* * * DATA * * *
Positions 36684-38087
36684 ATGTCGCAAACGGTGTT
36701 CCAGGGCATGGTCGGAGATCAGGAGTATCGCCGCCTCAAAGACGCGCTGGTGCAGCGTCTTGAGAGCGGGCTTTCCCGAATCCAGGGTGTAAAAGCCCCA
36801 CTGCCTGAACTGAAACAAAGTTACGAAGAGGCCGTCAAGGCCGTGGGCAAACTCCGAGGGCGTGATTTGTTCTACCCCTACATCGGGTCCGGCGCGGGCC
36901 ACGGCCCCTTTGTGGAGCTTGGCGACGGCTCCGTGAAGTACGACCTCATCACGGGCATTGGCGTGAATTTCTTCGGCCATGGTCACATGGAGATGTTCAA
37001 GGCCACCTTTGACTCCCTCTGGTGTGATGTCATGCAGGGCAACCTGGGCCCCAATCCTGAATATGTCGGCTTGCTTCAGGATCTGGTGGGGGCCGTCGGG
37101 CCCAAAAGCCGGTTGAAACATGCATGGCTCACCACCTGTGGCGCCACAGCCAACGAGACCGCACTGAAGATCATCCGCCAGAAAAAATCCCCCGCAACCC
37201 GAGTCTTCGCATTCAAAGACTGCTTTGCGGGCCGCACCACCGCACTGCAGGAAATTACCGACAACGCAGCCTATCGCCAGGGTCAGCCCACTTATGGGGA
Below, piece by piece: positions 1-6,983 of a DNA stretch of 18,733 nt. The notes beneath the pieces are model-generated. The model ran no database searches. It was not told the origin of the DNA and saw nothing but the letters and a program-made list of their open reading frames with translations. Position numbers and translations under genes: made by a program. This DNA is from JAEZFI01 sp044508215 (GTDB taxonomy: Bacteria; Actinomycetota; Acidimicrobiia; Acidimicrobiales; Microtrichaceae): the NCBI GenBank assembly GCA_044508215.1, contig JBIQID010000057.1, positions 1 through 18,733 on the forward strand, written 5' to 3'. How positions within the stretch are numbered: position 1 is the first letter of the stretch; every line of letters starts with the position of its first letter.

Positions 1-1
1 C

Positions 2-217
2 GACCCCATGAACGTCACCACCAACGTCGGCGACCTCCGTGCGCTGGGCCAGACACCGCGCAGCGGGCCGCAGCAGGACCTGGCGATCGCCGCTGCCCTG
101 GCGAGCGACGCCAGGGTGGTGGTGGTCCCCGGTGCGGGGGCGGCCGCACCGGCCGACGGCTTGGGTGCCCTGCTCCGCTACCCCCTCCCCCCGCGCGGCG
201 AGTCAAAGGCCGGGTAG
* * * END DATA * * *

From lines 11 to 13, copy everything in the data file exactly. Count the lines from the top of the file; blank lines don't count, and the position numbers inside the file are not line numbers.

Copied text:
1 C

Positions 2-217
2 GACCCCATGAACGTCACCACCAACGTCGGCGACCTCCGTGCGCTGGGCCAGACACCGCGCAGCGGGCCGCAGCAGGACCTGGCGATCGCCGCTGCCCTG